Chondrichthyes There are around 1, species in this class of fish. The species in this class have a flexible skeleton made of cartilage instead of bone.
The sharks are cold-blooded, they have always told us. And formally yes, because it is known that they equal the temperature of the waters where they swim.
Although it is also true that the hot muscles of sharks help them to dive and hunt more easily.
The analysis was made on a group of tiger sharks in Sydney, Australia, on which it was found that they prefer to swim in waters that are around 22 degrees Celsius in both winter and summer. Sharks, rays and chimeras belong to the group of cartilaginous fishes Class: They are a class of aquatic vertebrates that have a skeleton constituted mainly of cartilage.
For sharks the time to go hunting is at night, when their dams are calm the sharks patrol the reefs, they hunt at night, in the day they have little movement, it does not mean that they do not eat during the day, The favorite time for sharks is hunting at night.
So far most discovered sharks are carnivores, they eat fish, turtles, birds, dolphins, eat anything that moves, pieces of plastic have been found in their stomachs, they are often cannibal, they eat each other. Sharks have the intelligence of a washing machine: Can sharks get cancer? Despite their bad reputation, sharks could save our lives.
A team of scientists from the University of La Trobe, Australia, is pioneering its antibodies to improve treatments against malaria, cancer and rheumatoid arthritis in humans.
According to biologists Mick Foley and Stewart Nuttall at the BIO convention held in California, the antibodies of sharks are smaller, chemically more robust and biologically more stable than those of other animals. This makes them suitable candidates to be delivered orally instead of injected, since they survive without difficulty to the acidic conditions of the digestive system.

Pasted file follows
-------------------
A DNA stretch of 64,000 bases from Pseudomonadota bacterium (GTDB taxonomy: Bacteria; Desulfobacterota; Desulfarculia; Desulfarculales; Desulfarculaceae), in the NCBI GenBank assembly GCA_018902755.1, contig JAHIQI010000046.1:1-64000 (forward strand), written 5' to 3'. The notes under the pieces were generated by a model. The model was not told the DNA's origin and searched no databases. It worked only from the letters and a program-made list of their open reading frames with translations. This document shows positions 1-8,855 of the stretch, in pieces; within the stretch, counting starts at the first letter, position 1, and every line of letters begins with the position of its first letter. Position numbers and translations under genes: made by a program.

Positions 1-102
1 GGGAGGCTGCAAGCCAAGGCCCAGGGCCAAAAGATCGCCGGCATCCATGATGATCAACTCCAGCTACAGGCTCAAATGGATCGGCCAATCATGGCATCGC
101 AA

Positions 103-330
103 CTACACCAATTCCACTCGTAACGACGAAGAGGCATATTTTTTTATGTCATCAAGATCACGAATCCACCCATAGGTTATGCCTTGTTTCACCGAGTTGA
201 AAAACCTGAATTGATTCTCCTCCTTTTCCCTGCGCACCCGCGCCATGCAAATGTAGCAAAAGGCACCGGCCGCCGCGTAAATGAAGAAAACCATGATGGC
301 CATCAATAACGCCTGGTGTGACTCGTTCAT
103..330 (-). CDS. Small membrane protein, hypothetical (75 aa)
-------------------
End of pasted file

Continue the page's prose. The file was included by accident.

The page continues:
In addition, unlike other techniques that are being tried in the world that require first vaccination of the shark, the new method does not need previous immunization, which avoids a direct confrontation with the animal.
On the other hand, the researcher has verified that shark antibodies have a kind of elongated hook that naturally adheres to a protein of the malaria parasite, preventing it from invading the blood cells.
Now the challenge is to make small genetic modifications in the antibodies so that they adhere to the cancer cells or to certain inflammatory proteins with the same efficacy.
Shark senses From an evolution of the ears, sharks, like other fish, have a lateral line on each side of their body that allows them to detect pressure changes and movements in the water; like other elasmobranchs, they also have Lorenzini ampoules in their noses: The eyes of the sharks apparently have an excellent vision, enhancing the ability to see in low light conditions for example when hunting in caves or at night or at great depths thanks to the fact that behind the retina they have a tapetum lucidum.
However, recent studies indicate that their vision would be monochromatic to have a single type of cones or even lack them some species. The strongest sense of a shark is its smell.
It is a common myth that although sharks can smell blood miles away, think that if they smell it immediately they will find the person or animal that is bleeding. They only have an inner ear, a small hole that looks out over the skin near the eyes, they do not need external hearing because the sound in the water travels much faster than in the air.
Sharks are specialists in hearing bass sounds lower than hertzhear from 10 hertz infrasound to hertz. Sharks are unable to distinguish colors, according to a study conducted by Australian researchers that could benefit swimmers and surfers and, in addition, also the sharks themselves. If scientists are right, sharks see the world in gray tones, and only some may see green.